Wednesday, May 22 2013 6:25 PM EDT2013-05-22 22:25:33 GMT
Kids at one elementary school in Greenbrier County experienced a taste of the past Wednesday. Forth and fifth graders at Smoot Elementary school dressed up like their favorite character from history and
Kids at one elementary school in Greenbrier County experienced a taste of the past Wednesday.
Wednesday, May 22 2013 5:45 PM EDT2013-05-22 21:45:06 GMT
Authorities at the Beckley Correctional Facility are searching for a missing inmate. Joshua Greenwood was reported missing late Monday night. Guards say he was unaccounted for in a 10:15 p.m. head count.
A press release from the West Virginia Division of Corrections indicates that, as of Wednesday afternoon, Joshua Greenwood has been captured.
Wednesday, May 22 2013 5:19 PM EDT2013-05-22 21:19:07 GMT
It's the end of May and we're finally seeing some warmer temperatures and sunny skies. 59 News found out how you like to enjoy the great outdoors this season. Although Myrtle Beach is seven hours away,
It's the end of May and we're finally seeing some warmer temperatures and sunny skies.
59 News found out how you like to enjoy the great outdoors this season.
WASHINGTON, D.C. -
From the floor of the U.S. Senate, Sen. Jay Rockefeller, D-W.Va., made a major break from the rest of the West Virginia delegation in regard to coal and the Environmental Protection Agency.
To be clear, Rockefeller was not disparaging the mining of coal. The thrust of his June 20 speech, however was against standard coal political narrative in West Virginia.
Rockefeller's speech was in response to a Senate resolution introduced to overturn pollution standards set by the Environmental Protection Agency.
"I don't support this Resolution of Disapproval because it does nothing to embrace coal's potential," Rockefeller said. "It moves us backward, not forward. And unless this industry aggressively leans into the future, coal miners will lose the most. It's not too late for the coal industry to step up and lead by embracing the realities of today and creating a sustainable future. We need a bold partner, innovation and major public and private investments."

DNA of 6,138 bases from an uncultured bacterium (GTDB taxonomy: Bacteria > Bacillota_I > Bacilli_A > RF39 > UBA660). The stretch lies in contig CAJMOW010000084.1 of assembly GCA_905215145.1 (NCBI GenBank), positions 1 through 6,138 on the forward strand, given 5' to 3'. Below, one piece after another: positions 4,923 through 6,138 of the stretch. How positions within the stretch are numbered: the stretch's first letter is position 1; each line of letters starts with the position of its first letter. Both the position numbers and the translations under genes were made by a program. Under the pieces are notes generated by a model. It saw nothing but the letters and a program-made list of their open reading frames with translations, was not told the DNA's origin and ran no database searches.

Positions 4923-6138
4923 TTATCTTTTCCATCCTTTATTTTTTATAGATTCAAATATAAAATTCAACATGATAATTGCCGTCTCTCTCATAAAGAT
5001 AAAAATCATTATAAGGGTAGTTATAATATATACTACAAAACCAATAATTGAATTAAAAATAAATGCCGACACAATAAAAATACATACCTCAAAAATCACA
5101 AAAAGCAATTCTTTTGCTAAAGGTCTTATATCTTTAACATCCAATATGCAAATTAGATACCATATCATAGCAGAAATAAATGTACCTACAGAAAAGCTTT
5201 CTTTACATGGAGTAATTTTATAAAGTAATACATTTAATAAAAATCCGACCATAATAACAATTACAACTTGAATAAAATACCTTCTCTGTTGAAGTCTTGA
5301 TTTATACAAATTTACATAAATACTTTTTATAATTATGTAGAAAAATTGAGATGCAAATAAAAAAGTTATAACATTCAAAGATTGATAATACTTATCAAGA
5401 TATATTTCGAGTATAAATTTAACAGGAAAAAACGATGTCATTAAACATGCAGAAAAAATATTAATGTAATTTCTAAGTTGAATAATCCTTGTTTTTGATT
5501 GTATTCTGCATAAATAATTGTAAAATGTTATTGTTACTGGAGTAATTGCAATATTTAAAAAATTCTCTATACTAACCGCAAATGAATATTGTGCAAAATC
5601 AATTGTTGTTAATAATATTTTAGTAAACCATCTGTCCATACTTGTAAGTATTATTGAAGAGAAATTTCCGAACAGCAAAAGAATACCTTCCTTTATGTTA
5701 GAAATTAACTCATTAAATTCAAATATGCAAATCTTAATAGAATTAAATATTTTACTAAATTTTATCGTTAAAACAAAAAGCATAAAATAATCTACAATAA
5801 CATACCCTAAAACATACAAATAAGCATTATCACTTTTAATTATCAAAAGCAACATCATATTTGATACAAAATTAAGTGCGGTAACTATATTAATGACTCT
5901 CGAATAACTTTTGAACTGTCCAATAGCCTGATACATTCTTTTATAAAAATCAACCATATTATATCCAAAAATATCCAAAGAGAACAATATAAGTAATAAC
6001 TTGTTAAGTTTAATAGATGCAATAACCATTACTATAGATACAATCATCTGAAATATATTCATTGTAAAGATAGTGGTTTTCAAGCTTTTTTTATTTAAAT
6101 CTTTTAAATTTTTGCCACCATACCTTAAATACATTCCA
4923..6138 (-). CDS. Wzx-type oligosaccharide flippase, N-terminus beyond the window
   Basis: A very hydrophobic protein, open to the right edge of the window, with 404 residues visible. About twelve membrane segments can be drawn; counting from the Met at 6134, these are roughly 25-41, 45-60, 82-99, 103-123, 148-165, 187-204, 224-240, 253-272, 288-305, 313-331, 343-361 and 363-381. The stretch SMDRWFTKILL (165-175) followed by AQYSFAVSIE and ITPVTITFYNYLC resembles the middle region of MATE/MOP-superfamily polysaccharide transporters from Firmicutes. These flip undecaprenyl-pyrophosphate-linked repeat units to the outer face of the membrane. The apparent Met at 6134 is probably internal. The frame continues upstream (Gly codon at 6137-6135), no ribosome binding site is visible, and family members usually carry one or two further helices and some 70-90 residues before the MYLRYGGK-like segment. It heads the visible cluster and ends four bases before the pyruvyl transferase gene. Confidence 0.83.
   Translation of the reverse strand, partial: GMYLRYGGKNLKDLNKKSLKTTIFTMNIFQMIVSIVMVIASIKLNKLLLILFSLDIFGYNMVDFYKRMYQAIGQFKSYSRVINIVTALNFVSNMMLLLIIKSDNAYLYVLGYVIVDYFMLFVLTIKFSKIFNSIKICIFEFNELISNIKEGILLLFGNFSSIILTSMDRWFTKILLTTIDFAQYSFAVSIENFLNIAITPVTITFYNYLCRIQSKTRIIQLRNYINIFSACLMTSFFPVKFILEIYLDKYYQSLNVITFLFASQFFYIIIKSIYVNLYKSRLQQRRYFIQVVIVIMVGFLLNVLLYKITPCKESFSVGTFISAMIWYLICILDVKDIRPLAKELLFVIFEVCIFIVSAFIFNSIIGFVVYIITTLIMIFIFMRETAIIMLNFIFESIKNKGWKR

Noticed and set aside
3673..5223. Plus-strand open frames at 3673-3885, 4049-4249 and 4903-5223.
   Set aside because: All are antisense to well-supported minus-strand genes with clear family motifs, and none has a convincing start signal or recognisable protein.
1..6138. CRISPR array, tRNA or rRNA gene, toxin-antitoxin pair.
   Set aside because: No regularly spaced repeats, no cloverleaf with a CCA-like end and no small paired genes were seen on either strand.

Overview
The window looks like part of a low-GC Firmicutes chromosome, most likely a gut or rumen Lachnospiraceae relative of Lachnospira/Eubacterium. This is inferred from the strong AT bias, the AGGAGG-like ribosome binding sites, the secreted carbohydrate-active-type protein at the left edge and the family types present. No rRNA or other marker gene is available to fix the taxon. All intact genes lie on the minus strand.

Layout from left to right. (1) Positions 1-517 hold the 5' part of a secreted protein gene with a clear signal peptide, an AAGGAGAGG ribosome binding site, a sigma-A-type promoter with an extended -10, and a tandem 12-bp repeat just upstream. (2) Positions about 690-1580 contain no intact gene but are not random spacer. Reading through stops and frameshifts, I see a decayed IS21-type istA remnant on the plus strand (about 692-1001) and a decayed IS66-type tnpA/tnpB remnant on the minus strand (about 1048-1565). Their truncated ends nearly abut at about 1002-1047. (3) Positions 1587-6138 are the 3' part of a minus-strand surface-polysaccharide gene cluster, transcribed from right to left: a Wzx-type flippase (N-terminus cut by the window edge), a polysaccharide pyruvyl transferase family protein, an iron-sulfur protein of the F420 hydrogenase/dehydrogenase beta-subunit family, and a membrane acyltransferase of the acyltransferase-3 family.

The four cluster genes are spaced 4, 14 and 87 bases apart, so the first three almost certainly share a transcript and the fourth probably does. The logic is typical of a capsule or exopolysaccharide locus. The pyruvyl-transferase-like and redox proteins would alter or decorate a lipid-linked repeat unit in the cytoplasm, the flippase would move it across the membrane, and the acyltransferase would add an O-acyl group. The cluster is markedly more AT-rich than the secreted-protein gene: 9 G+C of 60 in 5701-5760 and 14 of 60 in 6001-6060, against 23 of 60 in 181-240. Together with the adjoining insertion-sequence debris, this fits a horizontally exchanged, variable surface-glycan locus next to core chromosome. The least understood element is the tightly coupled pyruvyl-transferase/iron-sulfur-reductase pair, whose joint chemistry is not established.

Despite the split from traditional West Virginia politics of all-around defense of the coal industry, state Democratic Party chairman Larry Puccio was not critical of Rockefeller's speech on the Senate floor.
"Our West Virginia Democrats in Washington are independent thinkers, and they vote the way they believe best represents the people of West Virginia," Puccio said.
Sen. Joe Manchin, D-W.Va. stood behind the bill, even getting out ahead of the June 20 vote to publicly express support. The bill would have blocked Environmental Protection Agency efforts to reduced mercury and other air toxics from coal-fired electric plants. It was introduced by Sen. James Inhofe, R-Okla. The resolution was ultimately defeated.
"Beyond the frenzy over this one EPA rule, we need to focus squarely on the real task of securing coal for the long term while addressing legitimate environmental and health concerns." Rockefeller said. "Let me be clear. I'm frustrated with some of the top levels of the coal industry, but I'm not giving up hope for real solutions for clean coal."
Rockefeller called the resolution "foolish" and "destined to fail."
"Solving big challenges with American ingenuity is what we do," Rockefeller said. "West Virginia knows energy, and West Virginia doesn't shrink from challenge. We have the chance here to not just grudgingly accept the future — but to boldly step into that future."
In his floor speech, Rockefeller said the conversation on coal has hit "a fevered pitch." He blamed the coal companies for influencing the discussion with misinformation and money.
"Carefully orchestrated messages that strike fear in the hearts of West Virginians and feed uncertainty about coal's future are the subject of paid television ads, billboards, break room bulletin boards, public meetings, letters and lobbying campaigns," Rockefeller said. "A daily onslaught declares that coal is under siege from harmful outside forces, and that the future of the state is bleak unless we somehow turn back the clock, ignore the present and block the future."
Rockefeller said market forces and a need to reduce environmental impact is driving inevitable change in West Virginia. Without facing the real problem, Rockefeller said, West Virginia miners could be left "in the dust."
"Scare tactics are a cynical waste of time, money and, worst of all, coal miners' hopes," Rockefeller said. "But sadly, these coal operators have closed themselves off from any other opposing voices and few dared to speak out for change — even though it's been staring them in the face for years."
Sierra Club leader Michael Brune praised efforts of the senators who voted against the bill, including Rockefeller.
"We applaud the senators who voted against this contemptible attack on public health," Brune said. "Today's vote clearly shows who is on the side of American families and who is on the side of those who would poison them."
The coal industry has been pushing for the resolution and other measures to impede the agenda of the EPA. The National Mining Association President Hal Quinn released a statement expressing his disapproval of the rejection of the resolution shortly after the vote.
"Today's regrettable vote locks in higher electricity rates for consumers and businesses for the foreseeable future," Quinn said. "It's unfortunate that a number of senators from states whose economies rely on affordable, coal-based electricity could not see their way to supporting their communities and the nation's economic growth at a time when the need is greatest."